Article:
eucalyptus-silver-drop-2The reasons, he says, are a mystery. “What makes for a winner? Who knows? Why Beanie Babies one year, and Cabbage Patch another?  Could it have been effective marketing? A trend in medicinal treatments? An article in a major publication that ramped up demand? What we do know is that we are growing a lot more for 2017.”

While a number of eucalyptus cultivars exist, ‘Silver Drop’ is popular for its deep, silvery green scalloped leaves and a growing habit that can be shaped into a wide shrub with ease. It’s prolific and can grow up to 40 feet, but is best kept to four to five feet.

“It smells incredible, can handle a drought, resists deer and insects and actually provides nectar in the summer to bees, hummingbirds and butterflies,” notes White. “It’s also easy to grow and we cut tons of it to add to both fresh and dried arrangements. We even have it for holiday decorating.”

Silver drop can be grown during hot summers in most regions, and lacking a long and harsh frost, it is hardy to Zone 7. With plenty of light, it might even over-winter indoors.

Those reasons explain its popularity well to me. I plan to order it for my summer garden in Northeast Ohio and keep it in the kitchen window with my bay tree next winter. I want to be part of this club.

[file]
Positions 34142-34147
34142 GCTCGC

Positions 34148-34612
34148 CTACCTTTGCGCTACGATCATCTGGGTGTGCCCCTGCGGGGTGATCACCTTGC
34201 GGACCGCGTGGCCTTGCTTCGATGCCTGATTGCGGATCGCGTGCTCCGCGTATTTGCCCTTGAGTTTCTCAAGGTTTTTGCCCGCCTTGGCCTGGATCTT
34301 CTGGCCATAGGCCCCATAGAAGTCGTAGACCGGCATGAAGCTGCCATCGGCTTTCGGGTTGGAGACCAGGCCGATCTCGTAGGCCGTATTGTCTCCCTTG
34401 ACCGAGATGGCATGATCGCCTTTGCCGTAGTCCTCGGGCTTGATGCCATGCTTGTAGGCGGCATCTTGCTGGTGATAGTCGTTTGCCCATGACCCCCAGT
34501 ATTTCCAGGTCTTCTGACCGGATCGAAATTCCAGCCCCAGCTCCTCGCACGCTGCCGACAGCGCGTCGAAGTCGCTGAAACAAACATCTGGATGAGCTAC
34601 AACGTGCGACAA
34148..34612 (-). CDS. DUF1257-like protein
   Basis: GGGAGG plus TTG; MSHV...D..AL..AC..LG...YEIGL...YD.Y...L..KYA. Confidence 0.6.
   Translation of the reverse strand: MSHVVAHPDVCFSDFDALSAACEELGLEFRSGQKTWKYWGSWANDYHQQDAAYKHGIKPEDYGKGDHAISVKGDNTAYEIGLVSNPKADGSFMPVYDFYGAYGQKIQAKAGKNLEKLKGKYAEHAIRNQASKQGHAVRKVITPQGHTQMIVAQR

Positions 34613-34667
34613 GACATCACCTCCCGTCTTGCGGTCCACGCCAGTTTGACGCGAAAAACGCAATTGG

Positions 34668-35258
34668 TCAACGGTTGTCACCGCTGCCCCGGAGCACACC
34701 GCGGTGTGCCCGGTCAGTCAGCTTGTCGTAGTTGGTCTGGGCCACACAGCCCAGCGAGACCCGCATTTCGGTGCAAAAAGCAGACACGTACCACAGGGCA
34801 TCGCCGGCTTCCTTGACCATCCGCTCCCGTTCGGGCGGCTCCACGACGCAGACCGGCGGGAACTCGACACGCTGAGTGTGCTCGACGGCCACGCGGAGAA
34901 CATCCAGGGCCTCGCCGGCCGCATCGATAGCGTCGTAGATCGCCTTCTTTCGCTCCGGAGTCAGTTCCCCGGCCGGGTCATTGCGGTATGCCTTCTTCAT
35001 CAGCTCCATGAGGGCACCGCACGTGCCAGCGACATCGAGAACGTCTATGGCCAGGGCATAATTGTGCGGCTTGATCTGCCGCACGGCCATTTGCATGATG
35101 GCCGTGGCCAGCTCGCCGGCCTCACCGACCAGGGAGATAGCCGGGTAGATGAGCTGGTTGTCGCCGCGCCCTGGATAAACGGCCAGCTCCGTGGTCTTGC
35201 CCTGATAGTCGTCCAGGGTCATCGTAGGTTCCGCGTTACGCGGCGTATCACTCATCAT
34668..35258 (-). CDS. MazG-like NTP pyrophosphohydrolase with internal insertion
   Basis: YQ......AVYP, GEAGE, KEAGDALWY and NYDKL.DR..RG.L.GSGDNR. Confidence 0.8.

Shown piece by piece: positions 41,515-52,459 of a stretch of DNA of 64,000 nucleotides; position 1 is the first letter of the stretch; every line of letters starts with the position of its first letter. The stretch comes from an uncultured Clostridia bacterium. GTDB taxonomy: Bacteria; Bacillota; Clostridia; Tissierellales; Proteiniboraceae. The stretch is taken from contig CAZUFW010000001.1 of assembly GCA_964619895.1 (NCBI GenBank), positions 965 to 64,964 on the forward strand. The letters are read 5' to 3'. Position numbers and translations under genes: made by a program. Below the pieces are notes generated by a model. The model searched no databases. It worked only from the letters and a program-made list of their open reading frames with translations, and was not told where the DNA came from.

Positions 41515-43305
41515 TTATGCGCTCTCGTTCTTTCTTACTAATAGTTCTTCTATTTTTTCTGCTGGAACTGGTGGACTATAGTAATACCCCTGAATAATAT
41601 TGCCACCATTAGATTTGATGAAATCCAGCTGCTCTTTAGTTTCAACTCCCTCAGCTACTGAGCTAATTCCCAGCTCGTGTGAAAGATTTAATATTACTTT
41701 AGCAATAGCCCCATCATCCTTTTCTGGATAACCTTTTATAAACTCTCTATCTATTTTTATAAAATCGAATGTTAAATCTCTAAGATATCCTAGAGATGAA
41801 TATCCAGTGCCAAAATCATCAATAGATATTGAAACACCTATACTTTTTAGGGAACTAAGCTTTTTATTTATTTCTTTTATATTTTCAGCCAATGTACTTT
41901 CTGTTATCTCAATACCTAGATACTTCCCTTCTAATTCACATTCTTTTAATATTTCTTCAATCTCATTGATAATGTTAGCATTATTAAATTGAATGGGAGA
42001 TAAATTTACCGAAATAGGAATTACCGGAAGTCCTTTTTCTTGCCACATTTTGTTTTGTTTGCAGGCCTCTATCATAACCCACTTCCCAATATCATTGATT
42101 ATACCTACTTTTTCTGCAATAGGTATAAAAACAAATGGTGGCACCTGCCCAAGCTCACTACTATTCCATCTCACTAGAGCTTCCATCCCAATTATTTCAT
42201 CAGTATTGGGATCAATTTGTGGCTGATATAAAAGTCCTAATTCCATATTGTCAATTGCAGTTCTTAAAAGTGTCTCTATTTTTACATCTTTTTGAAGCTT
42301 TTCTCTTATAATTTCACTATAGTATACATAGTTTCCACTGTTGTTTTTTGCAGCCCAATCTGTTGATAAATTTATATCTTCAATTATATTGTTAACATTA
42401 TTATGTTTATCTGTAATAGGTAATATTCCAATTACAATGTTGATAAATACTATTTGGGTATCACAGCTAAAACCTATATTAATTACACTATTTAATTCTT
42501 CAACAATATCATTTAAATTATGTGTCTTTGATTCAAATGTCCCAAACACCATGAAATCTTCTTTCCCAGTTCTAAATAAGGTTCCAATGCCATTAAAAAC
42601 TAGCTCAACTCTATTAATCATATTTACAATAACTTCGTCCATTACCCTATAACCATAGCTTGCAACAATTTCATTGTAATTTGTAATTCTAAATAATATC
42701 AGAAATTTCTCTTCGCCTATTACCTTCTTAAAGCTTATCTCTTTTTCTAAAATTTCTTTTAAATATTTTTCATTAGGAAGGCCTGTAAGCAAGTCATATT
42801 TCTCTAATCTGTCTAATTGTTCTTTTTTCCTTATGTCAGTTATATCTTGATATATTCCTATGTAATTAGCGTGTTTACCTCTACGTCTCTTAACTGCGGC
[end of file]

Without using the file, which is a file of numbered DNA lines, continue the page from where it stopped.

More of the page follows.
Bring Your Credit Card to Asheville’s River Arts District

By Paris Wolfe, Blogmaster, The Herb Society of America

If you’re one of the 250-plus HSA members attending the 2016 Annual Meeting, April 29, in Asheville, N.C., bring your credit card. The River Arts District has inspiring art you’ll want to take home.

For me it was a watermelon tourmaline ring. The ring was Asheville - ringsynchronicity. I’ve wanted a watermelon tourmaline ring for 20 years. Every now and then I’d visit NEOMA rock shop in Northeast Ohio lusting after slices of the pink and green stone. I’d make
hints to my ex-husband. (Maybe that’s why he’s an ex; he couldn’t hear me.)

Anyway, I could never bring together beauty and budget.

Just two weeks before my trip to Asheville, I’d renewed my quest, searching for the perfect piece. I must have wasted an hour drooling. But nothing was quite me.

Asheville artistEureka! I stumbled into Bluebird Designs studio in Asheville and knew I couldn’t leave without the chunky sterling silver and gemstone ring.